Gold and silver prices on balance drifted with an upwards bias over the week, with a firm undertone. Interest was impacted by the US Thanksgiving Holiday. Given the near-certainty of a rise in the fed funds rate next month, plus the upcoming expiry of active contracts on Comex, this is something of a result. Monday saw a $2bn notional sale of gold futures (15,000 contracts, or 47 tonnes of gold), deliberately timed, it seems, to drive the price lower, which it did by $17.
Gold on the week is down only $3, having recovered from Monday’s hit, to trade at $1290 in early European trade this morning, and silver is down 18 cents at $17.10. However, there could be significant volatility in the next few trading sessions, because the last trade date for November gold and silver futures is next Tuesday – 28th November. As of last night, there were 165,772 November gold contracts outstanding, either to be rolled into February, or closed. The slightest excuse for the shorts to bang the gold price will undoubtedly be taken. In silver, there’s 59,236 contracts to roll, so the situation there is equally fragile.
Presumably, it will depend on the dollar’s performance. All this week, a weak dollar has led to firmer precious metal prices, and vice-versa. The dollar index cash future lost about 1% on the week, on signs the US economy is going nowhere, and the December rate increase will therefore be the only one for the foreseeable future. Perhaps the bad news for the dollar is in the price, in which case, it could rally by close of trading on Tuesday, undermining precious metal prices.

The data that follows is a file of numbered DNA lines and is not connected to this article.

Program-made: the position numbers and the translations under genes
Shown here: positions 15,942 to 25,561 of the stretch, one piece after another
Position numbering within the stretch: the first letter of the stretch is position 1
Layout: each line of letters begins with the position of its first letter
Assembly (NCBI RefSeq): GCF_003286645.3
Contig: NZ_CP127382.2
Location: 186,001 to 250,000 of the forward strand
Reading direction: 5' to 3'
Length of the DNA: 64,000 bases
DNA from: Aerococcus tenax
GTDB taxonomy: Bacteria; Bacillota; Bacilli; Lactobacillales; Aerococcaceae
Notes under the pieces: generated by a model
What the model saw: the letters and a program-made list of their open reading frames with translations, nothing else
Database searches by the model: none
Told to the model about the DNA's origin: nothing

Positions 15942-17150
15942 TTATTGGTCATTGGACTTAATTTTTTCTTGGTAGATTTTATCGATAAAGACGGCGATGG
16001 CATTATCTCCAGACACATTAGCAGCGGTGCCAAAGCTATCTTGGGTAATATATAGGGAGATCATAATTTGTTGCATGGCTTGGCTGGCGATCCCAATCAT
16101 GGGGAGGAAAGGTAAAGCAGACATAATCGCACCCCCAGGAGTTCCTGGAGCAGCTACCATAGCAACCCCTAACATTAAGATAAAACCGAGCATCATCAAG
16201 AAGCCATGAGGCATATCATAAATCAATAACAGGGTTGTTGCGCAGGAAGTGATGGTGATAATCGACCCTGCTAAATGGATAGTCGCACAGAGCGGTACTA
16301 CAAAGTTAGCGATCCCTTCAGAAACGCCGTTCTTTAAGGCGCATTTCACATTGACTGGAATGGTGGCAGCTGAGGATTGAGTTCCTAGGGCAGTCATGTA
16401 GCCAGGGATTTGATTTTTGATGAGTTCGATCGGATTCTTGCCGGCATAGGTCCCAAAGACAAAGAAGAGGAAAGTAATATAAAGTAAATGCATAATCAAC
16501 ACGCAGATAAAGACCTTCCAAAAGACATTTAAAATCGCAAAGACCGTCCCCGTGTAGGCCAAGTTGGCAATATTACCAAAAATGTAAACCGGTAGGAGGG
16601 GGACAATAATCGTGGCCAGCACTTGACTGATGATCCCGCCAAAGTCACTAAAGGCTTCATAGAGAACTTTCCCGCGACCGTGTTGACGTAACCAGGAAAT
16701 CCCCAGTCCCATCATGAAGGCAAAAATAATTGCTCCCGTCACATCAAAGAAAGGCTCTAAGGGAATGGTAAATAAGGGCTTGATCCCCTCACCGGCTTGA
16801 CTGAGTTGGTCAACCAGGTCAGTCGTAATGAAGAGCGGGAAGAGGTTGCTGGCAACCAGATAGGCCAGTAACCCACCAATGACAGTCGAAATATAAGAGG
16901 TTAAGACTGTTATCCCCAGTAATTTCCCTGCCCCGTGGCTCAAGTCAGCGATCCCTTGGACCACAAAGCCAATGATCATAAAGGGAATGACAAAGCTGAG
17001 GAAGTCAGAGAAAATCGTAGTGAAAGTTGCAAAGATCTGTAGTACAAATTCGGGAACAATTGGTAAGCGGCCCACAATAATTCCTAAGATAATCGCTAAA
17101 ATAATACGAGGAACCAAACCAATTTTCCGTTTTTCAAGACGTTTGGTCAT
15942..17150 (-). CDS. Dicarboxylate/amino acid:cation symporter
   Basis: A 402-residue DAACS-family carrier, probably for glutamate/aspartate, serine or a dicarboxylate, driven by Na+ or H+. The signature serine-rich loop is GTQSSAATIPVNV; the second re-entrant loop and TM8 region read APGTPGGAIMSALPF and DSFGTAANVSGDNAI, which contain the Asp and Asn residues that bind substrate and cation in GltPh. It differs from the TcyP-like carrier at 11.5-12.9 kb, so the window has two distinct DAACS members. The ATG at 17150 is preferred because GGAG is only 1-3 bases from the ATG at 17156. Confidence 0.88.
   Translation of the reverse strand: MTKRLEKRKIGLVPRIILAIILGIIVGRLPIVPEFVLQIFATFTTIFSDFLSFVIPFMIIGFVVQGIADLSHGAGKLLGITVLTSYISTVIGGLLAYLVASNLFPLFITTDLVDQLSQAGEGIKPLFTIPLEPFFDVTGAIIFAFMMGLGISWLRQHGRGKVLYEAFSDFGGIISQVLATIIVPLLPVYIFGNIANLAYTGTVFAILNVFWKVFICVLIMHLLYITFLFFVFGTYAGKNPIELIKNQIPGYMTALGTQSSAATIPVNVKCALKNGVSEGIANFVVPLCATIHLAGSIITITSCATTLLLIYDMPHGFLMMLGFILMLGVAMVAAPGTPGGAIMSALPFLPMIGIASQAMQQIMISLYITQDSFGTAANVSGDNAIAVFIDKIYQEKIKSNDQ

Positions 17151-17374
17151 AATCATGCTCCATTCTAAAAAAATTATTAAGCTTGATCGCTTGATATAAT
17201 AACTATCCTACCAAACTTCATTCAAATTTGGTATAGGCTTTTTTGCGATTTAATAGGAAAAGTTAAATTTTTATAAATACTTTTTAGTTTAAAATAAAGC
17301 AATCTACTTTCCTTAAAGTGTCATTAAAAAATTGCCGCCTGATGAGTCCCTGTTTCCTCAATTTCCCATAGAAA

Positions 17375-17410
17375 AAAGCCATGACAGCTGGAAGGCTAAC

That said, the resilience of gold and silver has been remarkable, defying every attempt to smash the price. To get an idea of what the bears are playing for, let us look at the gold price and relevant moving averages.
The gold price remains trapped between the 55-day and 200-day moving averages, with the 55-day MA turning down. If the shorts can drive the price below the 200-day MA (currently at $1265), the longs trading on technical analysis can be expected to throw in the towel. A move towards the dotted line just above the $1200 level would be on the cards before the year-end.
Broadly, the shorts would like to close down at least 50,000 contracts, possibly more, to position themselves for 2018. Unless they can force the price below that $1265 level, this is a tall order. Furthermore, the character of the Comex market is changing towards greater use of physical bullion.
There is a line item in the daily Gold Volume report headed EFP (exchange for physical), where contracts are settled against physical. Over the last three years, EFPs have been growing, to the point where over the last four weeks, gold’s EFPs totalled 157,094 contracts (488.6 tonnes). Last Monday, an extraordinary 21,418 contracts were exchanged for 66.62 tonnes, which accounted for all but 3,235 contracts of the fall of 24,513 of December’s open contracts. This phenomenon is unexplained, but it suggests that net delivery of physical is increasingly being taken. Where it is going, is not clear, but it does at least suggest that the futures market is no longer the tail wagging the physical dog.
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